Without legal incentives to deter price-gouging and the use of bots, one way to combat these huge markups, argues the report, is to reinstate price caps on the resale market.
“Reinstating caps on markups would still allow brokers a role in the market but would also ensure that any price markups be reasonable,” concludes the AG’s office.
Before price caps were removed in 2007, brokers could charge a maximum of 45% above the face value of a ticket, meaning that One Direction ticket would have only been able to sell for about $115 instead of more than $4,600.
The AG’s report also calls BS on many of the exorbitant “service fees” charged by venues and ticket sellers.
The investigation found that a number of these fees — sometimes labeled “convenience charges” or “processing fees” — can reach “outlandish levels, either as a percentage of the ticket’s face value or in absolute dollar terms.”
Between the venues and the ticket vendors in the state, New York residents pay an average fees equaling 21% on top of the face value of their tickets.
“Moreover, we found fees as high as $42 attached to a ticket to see Professional Bull Riding at Madison Square Garden and $28 to see Janet Jackson at Jones Beach Theater,” reads the report.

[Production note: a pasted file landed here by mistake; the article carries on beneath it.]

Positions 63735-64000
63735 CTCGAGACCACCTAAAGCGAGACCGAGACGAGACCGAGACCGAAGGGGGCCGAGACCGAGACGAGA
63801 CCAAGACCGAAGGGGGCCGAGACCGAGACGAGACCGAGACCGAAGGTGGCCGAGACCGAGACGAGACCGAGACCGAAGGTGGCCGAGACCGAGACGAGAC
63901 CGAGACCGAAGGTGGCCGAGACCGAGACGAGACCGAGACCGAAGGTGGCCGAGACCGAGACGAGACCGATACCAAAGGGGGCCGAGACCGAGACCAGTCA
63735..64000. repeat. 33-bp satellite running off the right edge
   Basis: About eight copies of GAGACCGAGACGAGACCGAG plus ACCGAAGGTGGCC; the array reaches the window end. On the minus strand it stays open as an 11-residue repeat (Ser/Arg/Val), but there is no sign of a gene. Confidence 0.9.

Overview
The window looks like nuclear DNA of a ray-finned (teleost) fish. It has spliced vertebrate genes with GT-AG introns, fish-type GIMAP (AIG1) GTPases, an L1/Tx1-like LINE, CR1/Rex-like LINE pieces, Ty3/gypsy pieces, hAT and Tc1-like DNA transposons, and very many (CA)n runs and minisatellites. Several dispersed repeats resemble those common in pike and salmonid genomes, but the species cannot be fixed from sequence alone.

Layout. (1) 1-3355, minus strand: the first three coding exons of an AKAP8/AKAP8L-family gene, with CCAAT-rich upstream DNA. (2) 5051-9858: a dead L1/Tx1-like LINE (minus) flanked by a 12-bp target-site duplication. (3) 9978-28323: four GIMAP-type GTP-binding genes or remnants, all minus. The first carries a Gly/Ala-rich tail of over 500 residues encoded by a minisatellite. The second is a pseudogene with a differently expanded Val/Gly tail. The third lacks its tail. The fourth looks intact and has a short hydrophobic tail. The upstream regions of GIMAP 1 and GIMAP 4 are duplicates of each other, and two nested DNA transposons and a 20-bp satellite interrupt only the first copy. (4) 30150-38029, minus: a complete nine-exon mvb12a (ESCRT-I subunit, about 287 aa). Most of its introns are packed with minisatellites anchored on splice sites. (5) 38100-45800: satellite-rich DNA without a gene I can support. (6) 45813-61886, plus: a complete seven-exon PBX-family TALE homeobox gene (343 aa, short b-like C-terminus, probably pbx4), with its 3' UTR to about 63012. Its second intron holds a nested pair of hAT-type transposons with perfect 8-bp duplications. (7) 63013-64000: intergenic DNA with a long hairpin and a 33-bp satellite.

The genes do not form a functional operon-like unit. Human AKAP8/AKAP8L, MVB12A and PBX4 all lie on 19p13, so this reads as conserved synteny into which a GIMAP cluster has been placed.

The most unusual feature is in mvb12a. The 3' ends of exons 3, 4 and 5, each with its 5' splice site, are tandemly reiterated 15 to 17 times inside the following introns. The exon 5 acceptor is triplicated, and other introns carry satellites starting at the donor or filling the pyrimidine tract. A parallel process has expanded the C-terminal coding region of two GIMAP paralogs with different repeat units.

(Note: As someone who has been to a PBR event at the Garden, I’ll admit that it’s a lot of fun, but it’s not $42 on top of the ticket price fun. In fact, I can’t think of anything that would be that much fun.)
The AG calls out the NFL’s Ticket Exchange resale market for its use of price floors, meaning that resellers on the platform can’t unload their tickets for lower than face value. So even when your team is 2-10 and you’re enough of a masochist to sit out in the cold and watch them get trounced again, NFL Ticket Exchange still requires that you sell the ticket for more than you paid — even if that means no one will buy it from you.
The report expresses concern that Ticket Exchange customers are “frequently not informed that the tickets they are buying are subject to a floor. It is therefore easy for buyers to be fooled into believing what they are paying is the market price for a ticket, when in fact the buyer is paying a price artificially inflated by a price floor.”
This is particularly troubling in the case of Ticket Exchange, notes the AG, because of how the NFL pushes it as the league’s only “official” secondary market, and the only “safe” place to buy secondary NFL tickets.
One of the more bizarre ticket-related laws in New York is its ban on non-transferrable paper tickets. Meaning you can’t eliminate scalping by saying that the buyer of the ticket has to be the person who attends the event. According to the report, New York is the only state with such an outright ban on the practice.
There are obviously benefits to being able to transfer tickets — you can resell them, give them as gifts, or give them away if you change your plans last minute — and Schneiderman is not recommending that the state require that all tickets are non-transferrable. Rather, he’s calling on the legislature to lift the ban so that artists, venues, and promoters who want to issue non-transferrable tickets in the state can.